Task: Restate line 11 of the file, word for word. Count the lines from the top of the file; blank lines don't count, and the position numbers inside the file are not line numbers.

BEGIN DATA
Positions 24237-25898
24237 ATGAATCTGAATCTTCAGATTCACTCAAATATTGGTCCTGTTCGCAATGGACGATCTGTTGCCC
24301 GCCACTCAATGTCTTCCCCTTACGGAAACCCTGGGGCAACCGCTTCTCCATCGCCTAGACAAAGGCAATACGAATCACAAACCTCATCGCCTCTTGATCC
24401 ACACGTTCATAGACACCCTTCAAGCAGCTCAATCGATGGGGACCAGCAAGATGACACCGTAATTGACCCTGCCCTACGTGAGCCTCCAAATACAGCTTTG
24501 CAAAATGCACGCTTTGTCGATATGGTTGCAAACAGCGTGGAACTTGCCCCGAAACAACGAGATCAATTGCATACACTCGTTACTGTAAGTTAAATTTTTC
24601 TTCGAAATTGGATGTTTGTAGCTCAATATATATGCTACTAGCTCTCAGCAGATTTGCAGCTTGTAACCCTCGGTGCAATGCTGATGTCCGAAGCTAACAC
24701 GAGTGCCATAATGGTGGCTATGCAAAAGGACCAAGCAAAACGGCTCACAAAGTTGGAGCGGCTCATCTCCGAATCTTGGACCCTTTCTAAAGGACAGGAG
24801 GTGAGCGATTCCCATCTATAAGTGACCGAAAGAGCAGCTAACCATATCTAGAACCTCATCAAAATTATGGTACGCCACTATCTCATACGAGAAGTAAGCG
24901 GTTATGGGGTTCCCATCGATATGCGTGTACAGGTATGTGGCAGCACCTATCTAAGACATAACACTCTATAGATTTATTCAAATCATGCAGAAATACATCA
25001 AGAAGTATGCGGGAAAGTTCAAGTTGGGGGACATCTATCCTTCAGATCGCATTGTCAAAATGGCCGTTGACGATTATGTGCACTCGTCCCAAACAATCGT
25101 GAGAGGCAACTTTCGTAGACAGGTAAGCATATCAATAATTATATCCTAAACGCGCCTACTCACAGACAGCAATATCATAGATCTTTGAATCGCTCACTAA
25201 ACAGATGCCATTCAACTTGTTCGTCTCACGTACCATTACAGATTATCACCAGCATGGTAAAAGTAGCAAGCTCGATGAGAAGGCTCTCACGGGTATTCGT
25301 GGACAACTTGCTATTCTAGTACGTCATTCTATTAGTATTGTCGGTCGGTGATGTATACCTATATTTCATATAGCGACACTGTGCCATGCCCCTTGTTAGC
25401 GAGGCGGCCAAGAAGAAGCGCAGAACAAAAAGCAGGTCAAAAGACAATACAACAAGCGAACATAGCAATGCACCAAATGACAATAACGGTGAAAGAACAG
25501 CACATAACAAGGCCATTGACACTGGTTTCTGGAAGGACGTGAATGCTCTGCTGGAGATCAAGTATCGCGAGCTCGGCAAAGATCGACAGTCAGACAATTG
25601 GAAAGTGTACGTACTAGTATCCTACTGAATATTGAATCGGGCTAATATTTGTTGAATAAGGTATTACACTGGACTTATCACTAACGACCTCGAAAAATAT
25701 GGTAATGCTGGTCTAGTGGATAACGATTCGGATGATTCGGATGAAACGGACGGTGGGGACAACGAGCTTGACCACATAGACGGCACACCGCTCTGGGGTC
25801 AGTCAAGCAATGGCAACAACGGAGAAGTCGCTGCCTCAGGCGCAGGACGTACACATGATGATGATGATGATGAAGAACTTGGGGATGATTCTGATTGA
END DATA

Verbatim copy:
25101 GAGAGGCAACTTTCGTAGACAGGTAAGCATATCAATAATTATATCCTAAACGCGCCTACTCACAGACAGCAATATCATAGATCTTTGAATCGCTCACTAA